adrian s smith said...

I sadly have stopped going to the conventions for one main reason. The conventions used to be uplifting and inspiring. They would offer options to so many liturgies and rituals. Now it follow the book, no creative, the music is all the same, no more earth shattering pieces like in the past. I still love what I do at parish lever, but I will use my imagination and that of the Liturgy Team to do what is best for our parish. NPW will always be a part of my life, but not so with the conventions. I do miss them, but they were are no longer faith inspiring, at least to me.

Ken Macek said...

I second a lot of what Adrian says above re: much-reduced appeal of conventions. We subscribe to WLP, OCP, and GIA quarterly mailings, so virtually nothing new ever surfaces at showcases. Our own liturgy programming is based on a vision largely at odds with the conformist/generic programming (and I truly don't intend that as a derogatory barb, just an explanatory statement of my own perceptions) featured in most convention showcases/breakouts (though a quick review of the Grand Rapids pdf liturgy programs gives me the impression that Nick Palmer may be touching on some areas of interest with imaginative, contemporary settings/uses of proper antiphons, for instance). "Right" or "wrong", I've gotten a same-old, same-old feeling out of the last several conventions I've attended; when coupled with the combination of having to attend the last few on my own dime, with having limited vacation time/options from my (non-church) 9-to-5 job, with the fact that there is now at least Facebook contact with people I used to need to rely on conventions to retain in my orbit...it adds up. I do offer this sincerely as information, because I do understand there is individual and organizational desire out there to identify causes of shrinking attendance. Wish I could offer more solid proactively positive suggestions at this time.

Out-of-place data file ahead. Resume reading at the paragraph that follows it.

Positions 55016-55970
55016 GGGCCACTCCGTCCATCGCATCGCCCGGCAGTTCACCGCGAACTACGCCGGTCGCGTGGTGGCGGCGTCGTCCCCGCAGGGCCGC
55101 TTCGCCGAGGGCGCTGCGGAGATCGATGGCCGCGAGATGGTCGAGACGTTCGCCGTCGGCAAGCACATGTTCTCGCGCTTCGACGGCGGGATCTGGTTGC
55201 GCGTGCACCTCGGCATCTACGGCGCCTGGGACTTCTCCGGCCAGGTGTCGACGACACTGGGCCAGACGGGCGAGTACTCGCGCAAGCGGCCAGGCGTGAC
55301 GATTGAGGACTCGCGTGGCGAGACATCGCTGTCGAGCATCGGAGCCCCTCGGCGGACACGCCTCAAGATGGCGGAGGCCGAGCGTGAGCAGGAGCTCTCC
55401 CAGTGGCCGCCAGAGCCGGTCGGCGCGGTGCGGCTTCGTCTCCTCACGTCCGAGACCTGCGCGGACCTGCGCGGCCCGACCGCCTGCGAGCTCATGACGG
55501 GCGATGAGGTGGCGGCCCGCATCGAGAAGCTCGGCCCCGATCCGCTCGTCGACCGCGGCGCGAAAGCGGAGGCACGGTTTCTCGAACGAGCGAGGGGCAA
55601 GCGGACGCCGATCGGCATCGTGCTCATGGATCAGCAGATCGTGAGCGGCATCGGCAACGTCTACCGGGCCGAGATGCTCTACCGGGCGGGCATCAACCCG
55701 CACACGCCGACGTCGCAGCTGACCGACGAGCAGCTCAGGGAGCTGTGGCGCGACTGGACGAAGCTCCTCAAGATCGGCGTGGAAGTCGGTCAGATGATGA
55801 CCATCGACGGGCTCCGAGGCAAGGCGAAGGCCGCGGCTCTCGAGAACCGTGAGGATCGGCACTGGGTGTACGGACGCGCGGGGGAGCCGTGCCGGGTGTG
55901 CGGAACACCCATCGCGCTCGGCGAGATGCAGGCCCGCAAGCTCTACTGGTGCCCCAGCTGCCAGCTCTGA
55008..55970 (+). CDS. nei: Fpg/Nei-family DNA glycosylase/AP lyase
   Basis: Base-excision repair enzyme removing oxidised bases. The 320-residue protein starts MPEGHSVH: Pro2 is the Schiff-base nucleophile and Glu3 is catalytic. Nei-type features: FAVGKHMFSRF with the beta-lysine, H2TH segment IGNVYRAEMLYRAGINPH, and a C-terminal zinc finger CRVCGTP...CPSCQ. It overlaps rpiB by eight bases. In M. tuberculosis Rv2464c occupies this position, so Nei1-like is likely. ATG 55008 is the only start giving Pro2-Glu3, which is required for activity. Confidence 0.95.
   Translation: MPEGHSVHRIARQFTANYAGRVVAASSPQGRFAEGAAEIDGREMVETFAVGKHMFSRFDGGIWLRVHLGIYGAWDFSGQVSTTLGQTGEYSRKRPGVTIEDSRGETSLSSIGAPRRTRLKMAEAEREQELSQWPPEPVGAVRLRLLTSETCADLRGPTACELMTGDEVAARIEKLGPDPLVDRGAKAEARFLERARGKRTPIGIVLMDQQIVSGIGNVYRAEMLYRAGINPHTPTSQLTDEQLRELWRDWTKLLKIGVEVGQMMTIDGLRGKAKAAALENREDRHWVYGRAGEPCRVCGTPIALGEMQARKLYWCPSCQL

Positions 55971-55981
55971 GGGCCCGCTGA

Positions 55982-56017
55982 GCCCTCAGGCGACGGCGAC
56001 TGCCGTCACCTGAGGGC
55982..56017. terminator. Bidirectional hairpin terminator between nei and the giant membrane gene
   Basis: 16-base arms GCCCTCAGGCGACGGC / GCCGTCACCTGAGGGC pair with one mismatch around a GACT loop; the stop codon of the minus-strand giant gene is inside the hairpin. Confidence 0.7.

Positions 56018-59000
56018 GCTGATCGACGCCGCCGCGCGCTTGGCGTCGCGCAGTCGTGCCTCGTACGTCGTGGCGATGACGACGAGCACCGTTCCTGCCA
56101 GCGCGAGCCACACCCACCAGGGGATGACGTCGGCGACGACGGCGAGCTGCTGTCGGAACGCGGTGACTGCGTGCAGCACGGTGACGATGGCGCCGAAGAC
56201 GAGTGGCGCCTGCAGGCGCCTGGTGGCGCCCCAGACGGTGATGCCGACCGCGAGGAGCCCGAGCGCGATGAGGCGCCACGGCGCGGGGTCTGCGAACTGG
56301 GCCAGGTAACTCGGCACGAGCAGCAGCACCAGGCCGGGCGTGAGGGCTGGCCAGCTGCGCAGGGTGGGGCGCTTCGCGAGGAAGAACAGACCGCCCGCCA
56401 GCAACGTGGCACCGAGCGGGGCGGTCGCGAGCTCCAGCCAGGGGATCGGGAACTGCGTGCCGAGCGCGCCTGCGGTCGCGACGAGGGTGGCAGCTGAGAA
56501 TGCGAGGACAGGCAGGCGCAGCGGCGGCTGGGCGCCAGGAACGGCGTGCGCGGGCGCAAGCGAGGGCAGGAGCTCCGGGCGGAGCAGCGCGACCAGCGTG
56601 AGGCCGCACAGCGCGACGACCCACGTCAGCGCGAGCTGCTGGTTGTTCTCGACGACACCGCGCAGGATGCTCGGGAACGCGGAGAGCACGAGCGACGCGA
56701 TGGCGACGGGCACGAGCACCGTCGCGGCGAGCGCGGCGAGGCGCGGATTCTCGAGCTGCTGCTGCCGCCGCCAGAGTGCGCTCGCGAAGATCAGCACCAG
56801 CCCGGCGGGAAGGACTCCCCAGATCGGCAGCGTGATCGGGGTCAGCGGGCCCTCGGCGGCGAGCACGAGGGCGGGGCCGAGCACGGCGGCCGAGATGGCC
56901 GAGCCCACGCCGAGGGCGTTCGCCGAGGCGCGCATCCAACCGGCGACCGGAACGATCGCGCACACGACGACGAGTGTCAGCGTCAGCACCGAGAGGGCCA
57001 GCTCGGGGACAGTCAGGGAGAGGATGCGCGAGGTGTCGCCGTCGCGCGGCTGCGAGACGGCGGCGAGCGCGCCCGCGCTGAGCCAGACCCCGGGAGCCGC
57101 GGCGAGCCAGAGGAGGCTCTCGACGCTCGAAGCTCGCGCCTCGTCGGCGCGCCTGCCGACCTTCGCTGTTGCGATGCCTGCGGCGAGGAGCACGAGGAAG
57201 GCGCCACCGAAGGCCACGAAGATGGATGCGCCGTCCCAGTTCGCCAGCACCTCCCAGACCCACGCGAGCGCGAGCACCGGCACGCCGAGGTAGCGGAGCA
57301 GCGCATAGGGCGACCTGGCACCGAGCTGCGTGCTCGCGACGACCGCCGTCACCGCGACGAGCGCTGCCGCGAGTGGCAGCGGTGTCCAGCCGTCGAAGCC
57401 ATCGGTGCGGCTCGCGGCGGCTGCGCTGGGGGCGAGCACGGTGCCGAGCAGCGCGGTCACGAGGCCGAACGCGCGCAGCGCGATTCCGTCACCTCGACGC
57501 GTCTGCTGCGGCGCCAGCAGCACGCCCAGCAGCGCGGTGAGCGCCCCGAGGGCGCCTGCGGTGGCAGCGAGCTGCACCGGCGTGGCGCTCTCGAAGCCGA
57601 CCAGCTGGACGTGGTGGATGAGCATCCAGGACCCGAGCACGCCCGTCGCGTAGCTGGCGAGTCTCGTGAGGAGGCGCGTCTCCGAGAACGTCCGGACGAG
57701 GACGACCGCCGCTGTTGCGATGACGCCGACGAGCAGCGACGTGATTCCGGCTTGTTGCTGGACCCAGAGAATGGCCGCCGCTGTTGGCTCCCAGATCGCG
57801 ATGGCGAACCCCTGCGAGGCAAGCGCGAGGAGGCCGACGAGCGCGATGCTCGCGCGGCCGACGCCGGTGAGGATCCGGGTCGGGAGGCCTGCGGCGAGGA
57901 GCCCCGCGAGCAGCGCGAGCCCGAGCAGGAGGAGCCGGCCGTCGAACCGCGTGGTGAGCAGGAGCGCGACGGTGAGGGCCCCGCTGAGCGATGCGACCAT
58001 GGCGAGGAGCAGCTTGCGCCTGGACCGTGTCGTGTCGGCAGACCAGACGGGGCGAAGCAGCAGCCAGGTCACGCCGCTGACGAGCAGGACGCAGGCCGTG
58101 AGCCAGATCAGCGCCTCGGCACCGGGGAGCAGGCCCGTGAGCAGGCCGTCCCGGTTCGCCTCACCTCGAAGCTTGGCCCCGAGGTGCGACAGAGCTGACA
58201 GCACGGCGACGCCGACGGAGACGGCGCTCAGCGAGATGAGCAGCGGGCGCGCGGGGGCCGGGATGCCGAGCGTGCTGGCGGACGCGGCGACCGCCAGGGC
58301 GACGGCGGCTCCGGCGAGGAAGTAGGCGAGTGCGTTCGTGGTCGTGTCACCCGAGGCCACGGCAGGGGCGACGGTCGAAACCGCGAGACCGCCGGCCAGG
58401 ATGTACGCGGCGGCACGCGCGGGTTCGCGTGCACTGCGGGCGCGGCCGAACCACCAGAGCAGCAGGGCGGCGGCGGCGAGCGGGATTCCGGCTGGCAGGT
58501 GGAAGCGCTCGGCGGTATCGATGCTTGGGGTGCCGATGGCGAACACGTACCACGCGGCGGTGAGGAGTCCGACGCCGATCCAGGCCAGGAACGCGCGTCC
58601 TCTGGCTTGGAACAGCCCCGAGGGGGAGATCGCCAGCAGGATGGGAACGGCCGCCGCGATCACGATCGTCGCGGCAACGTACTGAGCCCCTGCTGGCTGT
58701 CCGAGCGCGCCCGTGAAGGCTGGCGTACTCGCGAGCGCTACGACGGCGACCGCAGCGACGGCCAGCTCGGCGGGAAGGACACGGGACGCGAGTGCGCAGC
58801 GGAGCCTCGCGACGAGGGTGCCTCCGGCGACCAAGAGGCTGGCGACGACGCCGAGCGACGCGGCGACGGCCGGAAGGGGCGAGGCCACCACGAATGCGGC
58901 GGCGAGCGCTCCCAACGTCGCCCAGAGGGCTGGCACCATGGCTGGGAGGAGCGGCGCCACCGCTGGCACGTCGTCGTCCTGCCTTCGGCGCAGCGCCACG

Jerry Galipeau, D. Min. said...

Thank you Adrian and Ken. I hope that you have expressed these sentiments directly to the leadership of NPM; I think they would sincerely find them helpful. And thanks for following the blog.

Ken Macek said...

I should also express, Jerry, that I do think that all of the publishers do great work in support of the conventions. Another big factor in our own lessened interest in conventions is that the sheer humger for new music and novelty just isn't there once you've labored long enough to have a very established and stable repertoire that works with your demographic. What a start-up director or parish may eagerly embrace as new and fresh very often doesn't impress highly enough to warrant replacing good existing choices....so our appetite for the new is already severely reduced, and we have already vetted the subscription packages for best new candidates. It's not as if we never order anything new - we certainly do, from all 'big' 3 publishers - but showcases were long ago a convention highlight for us, and really couldn't be any more under current convention m.o. So - that's a substantial factor, too, re: attendance. We've already committed by then to anything new that's appealing to us.